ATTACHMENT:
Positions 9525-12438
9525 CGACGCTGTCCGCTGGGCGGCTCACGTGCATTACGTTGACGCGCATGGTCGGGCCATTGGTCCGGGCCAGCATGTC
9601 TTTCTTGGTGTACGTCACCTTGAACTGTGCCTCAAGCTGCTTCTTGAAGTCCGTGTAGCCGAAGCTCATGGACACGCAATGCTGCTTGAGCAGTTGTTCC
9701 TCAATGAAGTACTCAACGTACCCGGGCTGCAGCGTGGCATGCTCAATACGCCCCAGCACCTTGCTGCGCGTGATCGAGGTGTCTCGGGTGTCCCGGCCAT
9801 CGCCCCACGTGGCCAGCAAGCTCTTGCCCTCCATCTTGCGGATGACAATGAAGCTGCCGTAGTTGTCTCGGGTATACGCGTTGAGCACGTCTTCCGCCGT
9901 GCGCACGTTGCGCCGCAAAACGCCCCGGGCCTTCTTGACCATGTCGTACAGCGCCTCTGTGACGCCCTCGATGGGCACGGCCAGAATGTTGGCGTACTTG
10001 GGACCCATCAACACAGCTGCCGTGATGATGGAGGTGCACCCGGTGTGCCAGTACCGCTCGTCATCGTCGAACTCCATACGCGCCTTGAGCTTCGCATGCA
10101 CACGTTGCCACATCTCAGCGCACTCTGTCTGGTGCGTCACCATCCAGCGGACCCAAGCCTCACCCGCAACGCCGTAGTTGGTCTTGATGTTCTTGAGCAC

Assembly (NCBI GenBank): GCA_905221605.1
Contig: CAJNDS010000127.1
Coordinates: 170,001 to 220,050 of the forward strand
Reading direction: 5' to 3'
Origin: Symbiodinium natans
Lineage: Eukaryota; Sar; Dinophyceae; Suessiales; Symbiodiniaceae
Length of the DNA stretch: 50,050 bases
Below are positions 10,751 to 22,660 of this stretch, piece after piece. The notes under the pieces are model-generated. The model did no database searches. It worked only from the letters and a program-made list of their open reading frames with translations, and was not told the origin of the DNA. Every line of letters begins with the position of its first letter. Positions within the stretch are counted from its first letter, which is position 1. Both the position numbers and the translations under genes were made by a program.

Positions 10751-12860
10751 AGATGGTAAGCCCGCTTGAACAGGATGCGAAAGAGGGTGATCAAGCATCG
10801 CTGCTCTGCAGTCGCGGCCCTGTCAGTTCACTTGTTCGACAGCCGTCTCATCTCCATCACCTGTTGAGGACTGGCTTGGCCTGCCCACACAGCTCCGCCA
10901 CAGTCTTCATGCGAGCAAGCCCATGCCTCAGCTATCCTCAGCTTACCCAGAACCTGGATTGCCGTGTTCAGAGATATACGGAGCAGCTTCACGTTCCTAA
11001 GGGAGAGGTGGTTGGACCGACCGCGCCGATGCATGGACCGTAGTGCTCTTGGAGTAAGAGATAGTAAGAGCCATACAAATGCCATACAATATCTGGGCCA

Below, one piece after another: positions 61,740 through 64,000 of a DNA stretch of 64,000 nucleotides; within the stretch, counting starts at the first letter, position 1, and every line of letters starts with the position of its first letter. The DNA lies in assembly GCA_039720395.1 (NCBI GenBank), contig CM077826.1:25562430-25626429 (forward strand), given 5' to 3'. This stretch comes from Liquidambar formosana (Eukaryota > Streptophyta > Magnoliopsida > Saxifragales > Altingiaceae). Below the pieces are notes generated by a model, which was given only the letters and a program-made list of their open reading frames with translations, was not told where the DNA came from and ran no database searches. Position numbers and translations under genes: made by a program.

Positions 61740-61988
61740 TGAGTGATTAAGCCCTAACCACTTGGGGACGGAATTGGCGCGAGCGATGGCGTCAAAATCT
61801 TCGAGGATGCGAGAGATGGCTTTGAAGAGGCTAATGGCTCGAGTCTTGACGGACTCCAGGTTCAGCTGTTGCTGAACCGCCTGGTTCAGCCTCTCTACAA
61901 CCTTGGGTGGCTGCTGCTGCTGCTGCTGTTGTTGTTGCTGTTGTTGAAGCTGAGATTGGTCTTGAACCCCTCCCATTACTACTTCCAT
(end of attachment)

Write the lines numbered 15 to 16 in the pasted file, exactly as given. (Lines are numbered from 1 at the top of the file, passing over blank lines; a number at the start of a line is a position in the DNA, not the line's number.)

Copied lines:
Length of the DNA stretch: 50,050 bases
Below are positions 10,751 to 22,660 of this stretch, piece after piece. The notes under the pieces are model-generated. The model did no database searches. It worked only from the letters and a program-made list of their open reading frames with translations, and was not told the origin of the DNA. Every line of letters begins with the position of its first letter. Positions within the stretch are counted from its first letter, which is position 1. Both the position numbers and the translations under genes were made by a program.